Gov. Livingston coach Chris Roof made quick work of 400 career wins, mask or no mask.
Gov. Livingston bounced back from a 3-2 loss to Cranford on Friday to defeat Plainfield, 13-3, in the first round of the Union County Tournament and, in the process, deliver career victory No. 400 to its coach, Chris Roof.
Roof, in his 21st year at Gov. Livingston, improves to 400-165-1 and becomes the 61st coach in New Jersey to win at least 400 games. Roof’s career .708 winning percentage also puts him in another elite company. He is the 32nd member of the 400-plus club with a .700 or better winning percentage.
“I was thinking about it walking up here to the field today,” said Roof. “I thought about all the players I’ve coached and the coaches I’ve coached with. That there are only 61 coaches to win 400 games makes me feel like I’m doing something good.”
Roof, notoriously humble and one quick to deflect credit, would have a hard time minimizing this achievement, one that is more than two decades in the making. His first victory came in early April 2000 in his first of three seasons at Millburn when his Millers knocked off Madison.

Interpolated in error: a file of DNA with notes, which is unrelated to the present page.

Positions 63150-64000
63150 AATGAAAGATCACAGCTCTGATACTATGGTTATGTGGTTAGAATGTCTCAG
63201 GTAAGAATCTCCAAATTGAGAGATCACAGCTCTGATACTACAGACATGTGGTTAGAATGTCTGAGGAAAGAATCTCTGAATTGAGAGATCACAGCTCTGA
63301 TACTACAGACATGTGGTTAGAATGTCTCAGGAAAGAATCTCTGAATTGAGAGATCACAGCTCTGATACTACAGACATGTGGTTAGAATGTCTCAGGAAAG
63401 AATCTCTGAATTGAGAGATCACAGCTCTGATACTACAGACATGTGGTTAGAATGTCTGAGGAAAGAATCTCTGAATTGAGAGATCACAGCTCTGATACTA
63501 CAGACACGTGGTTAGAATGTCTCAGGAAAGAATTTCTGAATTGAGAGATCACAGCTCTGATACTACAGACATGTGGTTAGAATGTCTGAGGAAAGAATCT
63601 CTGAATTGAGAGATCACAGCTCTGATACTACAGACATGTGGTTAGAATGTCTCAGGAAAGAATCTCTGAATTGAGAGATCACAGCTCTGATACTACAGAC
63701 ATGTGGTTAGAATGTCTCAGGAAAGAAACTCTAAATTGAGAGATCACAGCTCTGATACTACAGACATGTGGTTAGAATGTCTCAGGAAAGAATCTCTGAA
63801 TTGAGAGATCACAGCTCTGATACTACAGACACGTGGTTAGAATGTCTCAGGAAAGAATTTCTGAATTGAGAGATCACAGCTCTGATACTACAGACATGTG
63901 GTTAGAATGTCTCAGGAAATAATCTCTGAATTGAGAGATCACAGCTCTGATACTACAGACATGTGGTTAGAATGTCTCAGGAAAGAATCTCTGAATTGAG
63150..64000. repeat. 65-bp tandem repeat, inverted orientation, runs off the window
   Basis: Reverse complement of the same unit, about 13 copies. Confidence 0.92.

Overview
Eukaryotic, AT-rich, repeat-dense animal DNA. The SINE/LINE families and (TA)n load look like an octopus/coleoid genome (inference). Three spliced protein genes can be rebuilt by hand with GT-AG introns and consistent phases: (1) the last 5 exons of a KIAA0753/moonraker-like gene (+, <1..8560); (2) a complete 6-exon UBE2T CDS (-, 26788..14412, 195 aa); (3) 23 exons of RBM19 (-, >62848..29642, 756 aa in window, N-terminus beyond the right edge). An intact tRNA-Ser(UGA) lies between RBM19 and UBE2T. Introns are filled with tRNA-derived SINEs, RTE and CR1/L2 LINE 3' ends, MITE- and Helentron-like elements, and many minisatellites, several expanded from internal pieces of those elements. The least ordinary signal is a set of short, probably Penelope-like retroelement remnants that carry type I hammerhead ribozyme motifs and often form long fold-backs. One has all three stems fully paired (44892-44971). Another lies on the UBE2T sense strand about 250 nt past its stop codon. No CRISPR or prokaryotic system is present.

Roof left Millburn after three successful seasons that included a sectional championship. He returned to his alma mater, Gov. Livingston, to succeed the retiring Bill Howard, who had coached Roof in high school.
“I was happy in Millburn,” said Roof. “I wouldn’t have left for any other job but GL. How special that was for me to get a chance to coach on the same field I played and wore my high school uniform.”
Howard is believed to have won 400 or so games, too, at Gov. Livingston but those hard numbers have remained elusive, mostly because Howard never really cared for numbers. Howard lives now in Leland, N.C. and is likely more concerned with the numbers on his golf card.